Mark Luschini, chief investment strategist at Janney Montgomery Scott, talks about the markets and his stock picks, as well as answers viewers’ stock questions.
I bought 300 shares of Apple last year at around $600 per share. Do you think I should sell AAPL at this price, or hold for a higher price?
LUSCHINI: I think … she should hold on for a higher price later. Unfortunately, that $600-plus is a sunk cost at this juncture. But the fact of the matter is, Apple (NASDAQ:AAPL) is still an iconic brand, is generating over $15 billion of free cash flow a quarter. It pays today — today`s price a 2.9 percent dividend yield and we`re in kind of a (INAUDIBLE) between their product cycle at the moment.
So, I would wait to see what they might be launching this fall, which could grab some sponsorship back in their share price and drive it higher before you`re willing to part with it.
How does the outlook of Vodafone Group look for the next year?
-Alexis B., El Paso, Texas
LUSCHINI: We think pretty good …
Vodafone, obviously, a global wireless carrier developing activity for its businesses in both emerging market countries and as well-developed markets. The stock pays a 7 percent dividend yield, which is exceedingly handsome and, obviously, gets you a long way towards realizing an impressive total return. Plus, it owns about 49 percent of the Verizon (NYSE:VZ) Wireless footprint here in the United States, which is a lucrative proposition and there`s increasing talk if, perhaps, of Verizon (NYSE:VZ) is going to either buy them out or do something in a way to pay them a huge dividend as a consequence of their ownership stakes.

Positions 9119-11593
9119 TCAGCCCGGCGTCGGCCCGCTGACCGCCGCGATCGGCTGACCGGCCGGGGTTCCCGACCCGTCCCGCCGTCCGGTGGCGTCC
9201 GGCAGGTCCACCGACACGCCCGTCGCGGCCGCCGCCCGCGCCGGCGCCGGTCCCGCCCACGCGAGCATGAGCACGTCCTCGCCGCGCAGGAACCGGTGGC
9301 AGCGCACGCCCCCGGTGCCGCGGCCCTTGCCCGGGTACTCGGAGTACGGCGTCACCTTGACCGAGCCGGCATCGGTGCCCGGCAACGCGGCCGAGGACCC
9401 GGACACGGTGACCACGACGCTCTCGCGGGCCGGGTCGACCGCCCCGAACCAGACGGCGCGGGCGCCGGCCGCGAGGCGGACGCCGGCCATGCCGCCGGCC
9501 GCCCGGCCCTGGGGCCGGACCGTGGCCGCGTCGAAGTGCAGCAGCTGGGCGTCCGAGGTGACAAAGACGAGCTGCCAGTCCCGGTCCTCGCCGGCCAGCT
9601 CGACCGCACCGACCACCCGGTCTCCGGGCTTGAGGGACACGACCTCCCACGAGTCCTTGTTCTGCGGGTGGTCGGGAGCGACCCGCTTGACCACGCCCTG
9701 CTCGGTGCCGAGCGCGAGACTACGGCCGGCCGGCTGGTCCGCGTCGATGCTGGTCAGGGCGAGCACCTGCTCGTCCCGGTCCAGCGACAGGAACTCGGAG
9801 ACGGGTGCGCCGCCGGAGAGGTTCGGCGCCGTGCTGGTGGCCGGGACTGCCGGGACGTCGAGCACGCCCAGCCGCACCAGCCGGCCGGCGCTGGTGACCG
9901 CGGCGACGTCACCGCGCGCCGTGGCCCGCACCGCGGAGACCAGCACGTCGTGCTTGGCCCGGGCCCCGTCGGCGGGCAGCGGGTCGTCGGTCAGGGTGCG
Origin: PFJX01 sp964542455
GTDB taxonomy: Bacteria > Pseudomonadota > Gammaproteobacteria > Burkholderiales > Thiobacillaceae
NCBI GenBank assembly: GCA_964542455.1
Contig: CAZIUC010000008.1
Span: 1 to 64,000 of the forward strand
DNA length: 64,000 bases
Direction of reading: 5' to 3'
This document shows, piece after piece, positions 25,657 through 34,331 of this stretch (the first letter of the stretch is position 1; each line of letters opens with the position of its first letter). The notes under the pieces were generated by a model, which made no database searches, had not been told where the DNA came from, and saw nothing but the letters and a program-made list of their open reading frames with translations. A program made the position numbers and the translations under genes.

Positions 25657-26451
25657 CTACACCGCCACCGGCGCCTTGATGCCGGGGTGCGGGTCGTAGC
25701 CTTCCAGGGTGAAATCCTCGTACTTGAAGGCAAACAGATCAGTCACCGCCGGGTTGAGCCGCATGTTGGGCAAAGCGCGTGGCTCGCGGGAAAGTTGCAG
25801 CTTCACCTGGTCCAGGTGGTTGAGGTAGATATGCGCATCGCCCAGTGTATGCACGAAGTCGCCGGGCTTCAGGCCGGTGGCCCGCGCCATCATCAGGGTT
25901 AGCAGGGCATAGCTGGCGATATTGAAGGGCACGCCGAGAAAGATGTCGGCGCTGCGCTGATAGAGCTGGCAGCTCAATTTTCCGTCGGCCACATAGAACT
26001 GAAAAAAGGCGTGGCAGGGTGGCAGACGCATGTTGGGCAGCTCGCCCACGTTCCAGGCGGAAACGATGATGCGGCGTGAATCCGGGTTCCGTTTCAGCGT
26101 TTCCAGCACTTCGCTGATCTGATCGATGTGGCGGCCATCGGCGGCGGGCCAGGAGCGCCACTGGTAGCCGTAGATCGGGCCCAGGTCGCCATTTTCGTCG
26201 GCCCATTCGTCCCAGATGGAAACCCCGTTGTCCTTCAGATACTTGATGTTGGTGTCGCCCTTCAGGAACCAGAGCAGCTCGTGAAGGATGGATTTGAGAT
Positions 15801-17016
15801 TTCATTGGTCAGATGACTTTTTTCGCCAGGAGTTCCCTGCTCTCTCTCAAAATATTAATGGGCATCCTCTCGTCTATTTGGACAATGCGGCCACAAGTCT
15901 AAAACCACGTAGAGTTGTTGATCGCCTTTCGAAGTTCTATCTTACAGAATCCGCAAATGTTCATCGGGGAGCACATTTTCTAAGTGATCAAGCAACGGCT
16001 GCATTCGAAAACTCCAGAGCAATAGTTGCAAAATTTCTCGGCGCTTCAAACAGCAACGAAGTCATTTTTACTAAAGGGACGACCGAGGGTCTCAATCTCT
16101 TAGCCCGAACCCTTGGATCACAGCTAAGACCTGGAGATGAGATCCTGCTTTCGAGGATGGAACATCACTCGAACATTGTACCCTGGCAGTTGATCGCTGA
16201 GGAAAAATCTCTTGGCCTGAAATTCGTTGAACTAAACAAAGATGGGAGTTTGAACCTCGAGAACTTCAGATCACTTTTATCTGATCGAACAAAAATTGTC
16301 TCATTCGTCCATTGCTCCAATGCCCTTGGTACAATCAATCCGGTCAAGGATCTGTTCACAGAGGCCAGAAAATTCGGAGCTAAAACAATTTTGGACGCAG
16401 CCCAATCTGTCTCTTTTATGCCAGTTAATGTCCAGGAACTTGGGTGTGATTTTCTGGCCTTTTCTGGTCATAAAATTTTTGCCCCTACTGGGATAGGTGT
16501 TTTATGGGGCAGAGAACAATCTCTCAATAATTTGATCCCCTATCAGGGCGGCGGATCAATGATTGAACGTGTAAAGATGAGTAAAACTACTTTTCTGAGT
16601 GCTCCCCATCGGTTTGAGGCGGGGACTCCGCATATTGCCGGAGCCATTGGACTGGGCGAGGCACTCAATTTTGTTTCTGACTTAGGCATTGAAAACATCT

So, I would hold on to Vodafone.
As a long-term holder of Intel, I would appreciate a discussion of the company’s future prospects competing in markets such as mobile, rather than PCs.
-David, Blue Hill, Maine
LUSCHINI: We think so. I mean, Intel (NASDAQ:INTC) again is an iconic franchise, a mote business, if you will, given all the industries impacted by its chip-making capacity. Obviously, it stumbled here recently, particularly being rather slow in making the transition, supporting PC — PC sales that is, to smartphones and other tablet-like devices.
But we think they`ll get it. In the meantime, you get nearly a 4 percent dividend yield at today`s price. The stock seems relatively cheap at about 11 times forward earnings so it has evaluation support. And again, it`s a cash cow.
Do, we continue to think the longer term prospects for Intel (NASDAQ:INTC) look very attractive.
MATHISEN: Let`s get to couple of your picks. Kind of bonus time now — two stocks that you like. We got about 45 seconds left. So, 20 seconds apiece on PNC, and Helmerich & Payne (NYSE:HP). Why do you like them each?
LUSCHINI: PNC is a recovery on two things. Recovery story on two things, really — the housing market and it has a big footprint in the Southeast, which is a growing populous area. In addition, obviously, a recovery in distressed sales, particularly in the Floridian marketplace, and as well as domestic recovery. So, it`s a 1-2 punch that we think is going to be profitable for PNC.
And, obviously, as it relates to Helmerich & Payne (NYSE:HP) — here`s a company in North America, has a state of the art oil rig portfolio, active in the Bakken shale and has impressive day rates. And we think again strongly about the long-term prospects for the energy in the United States, which we think HP is going to be a benefactor of.
Disclosure: Luschini owns PNC and Helmerich & Payne for clients.